The benefits of flavonoids as chemopreventive dietary or dietary supplemental agents are still only "potential." Much has been learned about possible mechanisms of action of these agents, but whether they can reach their multiple intended sites of action, particularly in humans, is largely unknown. The biological fate of the flavonoids, including their dietary glycoside forms, is highly complex, dependent on a large number of processes. This review is intended to bring some order into this complex area and deals with the fate of the naturally occurring glycosides, their enzymatic hydrolysis, as well as the resulting aglycones. The impact of membrane transporters as well as metabolic enzymes on the cellular availability of these phytochemicals is examined. A reevaluation of the concept of oral bioavailability applied to the dietary flavonoids is presented.
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              Honeybee-collected pollen from five Portuguese Natural Parks: palynological origin, phenolic content, antioxidant properties and antimicrobial activity.

              The aim of this study was to determine the palynological origin, phenolic content, antioxidant and antimicrobial properties of pollen from five Portuguese Natural-Parks [Parque Nacional Peneda Gerês (PNPG); Parque Natural do Montesinho (PNM); Parque Natural do Alvão (PNA); Parque Natural da Serra da Estrela (PNSE) and Parque Natural do Douro Internacional (PNDI)]. Eight families were found in the mixture of bee pollen: Rosaceae, Cistaceae, Boraginaceae, Asteraceae, Fagaceae, Ericaeae, Myrtaceae and Fabaceae. The phenolic compounds content, determined by the Folin-Ciocalteu method, varied between 10.5 and 16.8 mg of gallic acid equivalents/g of extract (mg GAE/g) found in bee pollen from PNM and PNDI, respectively. The free radical scavenging measured showed the highest effective extract - PNM with EC(50) 2.16, followed by PND with 2.24 mg/mL. In the β-carotene bleaching assay the same behaviour as in the DPPH method was verified. We also verified that the presence of pollen differentially affected the growth of bacteria Gram-positive, Gram-negative and yeasts under study, depending this on the microorganism and the pollen used. This is an important study since, as far we know, it is the first time that Portuguese bee pollen from Natural Parks was studied, and their characterization can increase their economic value. Copyright © 2011. Published by Elsevier Ltd.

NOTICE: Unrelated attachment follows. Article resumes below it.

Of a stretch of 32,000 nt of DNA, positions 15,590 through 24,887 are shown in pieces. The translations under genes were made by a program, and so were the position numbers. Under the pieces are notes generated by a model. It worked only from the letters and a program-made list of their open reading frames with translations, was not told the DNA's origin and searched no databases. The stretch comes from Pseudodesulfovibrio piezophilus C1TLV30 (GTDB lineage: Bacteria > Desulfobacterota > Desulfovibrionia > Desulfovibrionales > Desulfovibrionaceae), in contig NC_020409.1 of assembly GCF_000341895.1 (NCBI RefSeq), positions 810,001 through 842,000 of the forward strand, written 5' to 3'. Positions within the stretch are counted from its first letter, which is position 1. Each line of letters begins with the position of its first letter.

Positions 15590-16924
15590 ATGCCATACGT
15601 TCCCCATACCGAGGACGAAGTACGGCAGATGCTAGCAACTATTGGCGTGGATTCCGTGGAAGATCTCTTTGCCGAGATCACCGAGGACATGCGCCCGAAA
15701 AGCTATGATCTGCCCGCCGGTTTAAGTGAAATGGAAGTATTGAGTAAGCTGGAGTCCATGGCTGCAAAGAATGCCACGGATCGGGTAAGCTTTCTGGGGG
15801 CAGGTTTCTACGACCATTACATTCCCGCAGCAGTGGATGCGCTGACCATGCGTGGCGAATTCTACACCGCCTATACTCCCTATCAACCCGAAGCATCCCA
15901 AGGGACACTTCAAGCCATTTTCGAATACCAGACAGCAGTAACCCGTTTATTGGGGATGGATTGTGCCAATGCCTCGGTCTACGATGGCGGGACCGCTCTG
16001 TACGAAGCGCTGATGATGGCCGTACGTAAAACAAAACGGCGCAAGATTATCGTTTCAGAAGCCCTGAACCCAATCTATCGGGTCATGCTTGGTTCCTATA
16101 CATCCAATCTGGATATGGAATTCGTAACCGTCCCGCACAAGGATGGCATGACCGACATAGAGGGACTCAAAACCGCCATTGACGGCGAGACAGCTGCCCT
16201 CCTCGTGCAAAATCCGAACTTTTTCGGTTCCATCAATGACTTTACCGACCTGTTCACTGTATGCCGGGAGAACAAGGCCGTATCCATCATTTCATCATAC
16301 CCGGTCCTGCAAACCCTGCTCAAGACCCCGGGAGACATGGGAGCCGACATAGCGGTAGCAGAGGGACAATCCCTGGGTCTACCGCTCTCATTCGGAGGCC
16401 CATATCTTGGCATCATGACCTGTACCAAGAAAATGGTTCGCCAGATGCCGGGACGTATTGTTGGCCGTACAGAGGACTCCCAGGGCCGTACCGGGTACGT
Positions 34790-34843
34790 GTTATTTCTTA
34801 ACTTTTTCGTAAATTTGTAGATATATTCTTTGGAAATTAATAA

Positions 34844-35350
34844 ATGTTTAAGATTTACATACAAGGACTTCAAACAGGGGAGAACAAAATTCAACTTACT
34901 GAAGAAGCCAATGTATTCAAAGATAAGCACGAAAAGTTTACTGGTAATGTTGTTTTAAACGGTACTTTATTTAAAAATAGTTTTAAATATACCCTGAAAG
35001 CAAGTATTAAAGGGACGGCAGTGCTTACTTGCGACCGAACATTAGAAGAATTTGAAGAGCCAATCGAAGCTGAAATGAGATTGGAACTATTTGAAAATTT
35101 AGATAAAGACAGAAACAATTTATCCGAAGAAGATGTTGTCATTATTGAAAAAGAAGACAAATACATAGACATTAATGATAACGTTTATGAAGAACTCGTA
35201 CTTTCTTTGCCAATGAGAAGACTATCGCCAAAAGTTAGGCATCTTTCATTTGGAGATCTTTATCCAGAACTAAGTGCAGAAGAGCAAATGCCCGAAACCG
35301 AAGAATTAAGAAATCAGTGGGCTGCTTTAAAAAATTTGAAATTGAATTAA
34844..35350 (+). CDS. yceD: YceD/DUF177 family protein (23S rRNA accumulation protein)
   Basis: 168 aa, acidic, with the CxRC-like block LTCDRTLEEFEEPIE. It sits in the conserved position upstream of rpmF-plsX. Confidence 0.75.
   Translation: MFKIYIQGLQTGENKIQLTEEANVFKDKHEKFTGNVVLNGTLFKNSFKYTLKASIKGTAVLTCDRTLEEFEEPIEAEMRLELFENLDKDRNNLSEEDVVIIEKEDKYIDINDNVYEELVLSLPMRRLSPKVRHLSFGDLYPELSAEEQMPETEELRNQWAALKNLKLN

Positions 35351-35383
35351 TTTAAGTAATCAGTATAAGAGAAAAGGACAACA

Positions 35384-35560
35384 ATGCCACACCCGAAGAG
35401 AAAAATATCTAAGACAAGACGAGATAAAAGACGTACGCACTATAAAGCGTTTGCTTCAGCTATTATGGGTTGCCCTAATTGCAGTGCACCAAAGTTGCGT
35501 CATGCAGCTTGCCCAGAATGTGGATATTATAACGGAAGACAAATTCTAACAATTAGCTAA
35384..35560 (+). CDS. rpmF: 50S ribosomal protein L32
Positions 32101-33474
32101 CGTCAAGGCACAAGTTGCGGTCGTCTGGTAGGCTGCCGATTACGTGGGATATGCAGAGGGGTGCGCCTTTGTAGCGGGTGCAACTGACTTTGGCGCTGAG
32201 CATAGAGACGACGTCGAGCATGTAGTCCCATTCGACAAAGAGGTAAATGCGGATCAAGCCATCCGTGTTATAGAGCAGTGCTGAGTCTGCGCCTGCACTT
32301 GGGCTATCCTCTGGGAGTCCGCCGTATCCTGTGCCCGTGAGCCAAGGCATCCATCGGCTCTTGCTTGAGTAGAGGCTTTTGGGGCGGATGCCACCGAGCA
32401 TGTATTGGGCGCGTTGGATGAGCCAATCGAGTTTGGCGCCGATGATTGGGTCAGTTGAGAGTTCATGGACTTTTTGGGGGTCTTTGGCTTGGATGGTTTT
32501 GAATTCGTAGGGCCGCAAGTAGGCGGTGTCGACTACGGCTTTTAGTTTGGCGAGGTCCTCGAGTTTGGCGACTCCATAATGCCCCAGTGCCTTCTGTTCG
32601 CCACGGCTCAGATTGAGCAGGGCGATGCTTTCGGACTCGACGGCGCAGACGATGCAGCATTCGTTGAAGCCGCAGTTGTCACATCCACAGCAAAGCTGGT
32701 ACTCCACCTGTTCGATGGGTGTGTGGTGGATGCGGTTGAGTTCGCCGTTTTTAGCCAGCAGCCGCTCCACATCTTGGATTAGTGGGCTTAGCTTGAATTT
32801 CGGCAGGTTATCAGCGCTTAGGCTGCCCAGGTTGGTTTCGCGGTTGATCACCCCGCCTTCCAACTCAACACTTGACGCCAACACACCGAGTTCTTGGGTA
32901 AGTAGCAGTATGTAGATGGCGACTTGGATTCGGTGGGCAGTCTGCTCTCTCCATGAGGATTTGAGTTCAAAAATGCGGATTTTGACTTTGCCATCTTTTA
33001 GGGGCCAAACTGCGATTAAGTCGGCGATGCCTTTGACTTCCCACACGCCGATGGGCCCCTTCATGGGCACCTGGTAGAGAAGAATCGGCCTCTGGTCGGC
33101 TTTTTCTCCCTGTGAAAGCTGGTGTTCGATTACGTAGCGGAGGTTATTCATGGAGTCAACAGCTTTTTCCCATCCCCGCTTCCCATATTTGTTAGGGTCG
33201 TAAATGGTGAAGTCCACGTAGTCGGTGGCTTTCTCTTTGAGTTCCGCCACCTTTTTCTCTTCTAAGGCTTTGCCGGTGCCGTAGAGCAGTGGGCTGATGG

Author and article information

                Role: Academic Editor
                04 December 2015
                December 2015
                : 20
                : 12
                : 21732-21749
                [1 ]Department of Pharmaceutical Chemistry, School of Pharmacy with the Division of Laboratory Medicine, Medical University of Silesia, Jagiellońska 4, Sosnowiec 41-200, Poland; ebuszman@ 123456sum.edu.pl
                [2 ]Department of Hygiene, Bioanalysis and Environmental Studies, School of Pharmacy with the Division of Laboratory Medicine, Medical University of Silesia, Kasztanowa 3A, Sosnowiec 41-200, Poland; jstojko@ 123456sum.edu.pl (J.S.); amozdzierz@ 123456sum.edu.pl (A.M.)
                [3 ]Silesian Medical College in Katowice, Mickiewicza 29, Katowice 40-085, Poland; anna.kurek_gorecka@ 123456swsm.pl
                [4 ]Department of Drug Technology, School of Pharmacy with the Division of Laboratory Medicine, Medical University of Silesia, Jedności 8, Sosnowiec 41-200, Poland; mgorecki@ 123456sum.edu.pl
                [5 ]Department of Pathology, School of Pharmacy with the Division of Laboratory Medicine in Sosnowiec, Medical University of Silesia in Katowice, Ostrogórska 30, 41-200 Sosnowiec, Poland; adzik@ 123456sum.edu.pl (A.K.-D.); rkubina@ 123456sum.edu.pl (R.K.)
                Author notes
                [* ]Correspondence: annastojko@ 123456sum.edu.pl ; Tel./Fax: +48-323-641-611

                These authors contributed equally to this work.

                © 2015 by the authors.

                Licensee MDPI, Basel, Switzerland. Licensee MDPI, Basel, Switzerland. This article is an open access article distributed under the terms and conditions of the Creative Commons by Attribution (CC-BY) license ( http://creativecommons.org/licenses/by/4.0/).


                bee pollen, antioxidants, polyphenols, natural product